Parker herself needed to cut back the number of tenured faculty members at Bennington for financial reasons. Still, she points out that, in general, instead of producing the kind of controversial and thought-provoking research that the protection of tenure is supposed to encourage, too many teachers simply hide behind its security.
Professors say, "We need tenure because we are dangerous to society." The officers of the Association of University Professors have assumed that no one will speak up unless his or her job is secure. My own hunch would be that no one who puts much stock in job security is likely to speak up under any circumstances.
Parker sees a heavily tenured faculty as a constricting force which leads to inbreeding of ideas, since tenured faculty tend not to offer tenure to those with points of view widely differing from their own. And she criticizes the "up-or-out" policy of promotion of assistant professors, which Harvard practices, as unnecessarily deterimental to the careers of teachers who are not promoted. Once a teacher has been refused tenure at any college, she points out, he or she is practically guaranteed unemployability at any other institution.
She critizes the lack of peer evaluation and scruitiny after tenure as an inherent weakness. To replace tenure, she advocates negotiating renewable faculty contracts. In addition, Parker feels that since only a small proportion of faculty members engage in scholarly research, it makes little sense to limit their careers to academia. She suggest that more teachers become part-time and pursue a career in the outside world. She reasons that for professors, greater exposure to the world outside the Ivy walls would considerably upgrade their contribution to teaching.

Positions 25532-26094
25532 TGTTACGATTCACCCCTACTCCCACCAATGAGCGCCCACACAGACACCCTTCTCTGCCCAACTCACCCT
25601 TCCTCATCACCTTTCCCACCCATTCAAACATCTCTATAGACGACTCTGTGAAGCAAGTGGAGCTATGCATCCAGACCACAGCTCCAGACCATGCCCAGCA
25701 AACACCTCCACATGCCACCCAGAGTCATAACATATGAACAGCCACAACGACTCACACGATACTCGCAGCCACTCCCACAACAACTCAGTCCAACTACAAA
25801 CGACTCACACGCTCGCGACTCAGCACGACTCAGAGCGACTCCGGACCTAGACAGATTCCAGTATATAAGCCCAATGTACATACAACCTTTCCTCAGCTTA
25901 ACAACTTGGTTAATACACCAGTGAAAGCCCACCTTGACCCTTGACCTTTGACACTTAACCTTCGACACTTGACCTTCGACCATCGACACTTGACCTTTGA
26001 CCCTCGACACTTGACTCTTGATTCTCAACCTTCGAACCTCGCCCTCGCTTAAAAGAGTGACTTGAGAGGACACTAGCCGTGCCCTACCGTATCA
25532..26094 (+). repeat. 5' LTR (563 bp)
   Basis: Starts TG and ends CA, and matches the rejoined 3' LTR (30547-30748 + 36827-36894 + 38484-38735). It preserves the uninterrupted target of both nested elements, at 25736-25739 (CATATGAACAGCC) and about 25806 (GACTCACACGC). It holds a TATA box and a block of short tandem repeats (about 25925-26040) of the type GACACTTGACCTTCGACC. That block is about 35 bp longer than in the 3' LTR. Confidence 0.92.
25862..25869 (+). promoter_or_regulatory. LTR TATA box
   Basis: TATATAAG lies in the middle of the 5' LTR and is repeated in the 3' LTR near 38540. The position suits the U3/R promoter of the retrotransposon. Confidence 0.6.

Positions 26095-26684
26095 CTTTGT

PARKER BELIEVES that many professors today are trying "above all to reassure themselves that they are invaluable members of society." She explains the arguments so prevalent today for "a return to core courses, grand syntheses of ethincs and history, morality and nature,' as the outcome of professional insecurity. Thus, the result of the Sixties is that the ideal of disinterested scholarship has been replaced by "the image of the professor who can inculcate values in the hearts and minds of the young."
"The grim zeal of many of the most talented students today, eager to do well in high school in order to do well in college in order to do well in law school and, presumably, in later life...reduces professors to functionaries; their knowledge is less important than their certifying function...the best students don't consider academic careers; indeed they tend to think their teachers weren't very bright to have decided against medical school. Their doubts only exacerbate the professors' self-doubts."
However, Parker does not sufficiently examine the validity of the students' shift towards preprofessionalism. While she emphasizes teachers' self-doubt, she fails to consider whether students should entertain doubts about their own careers.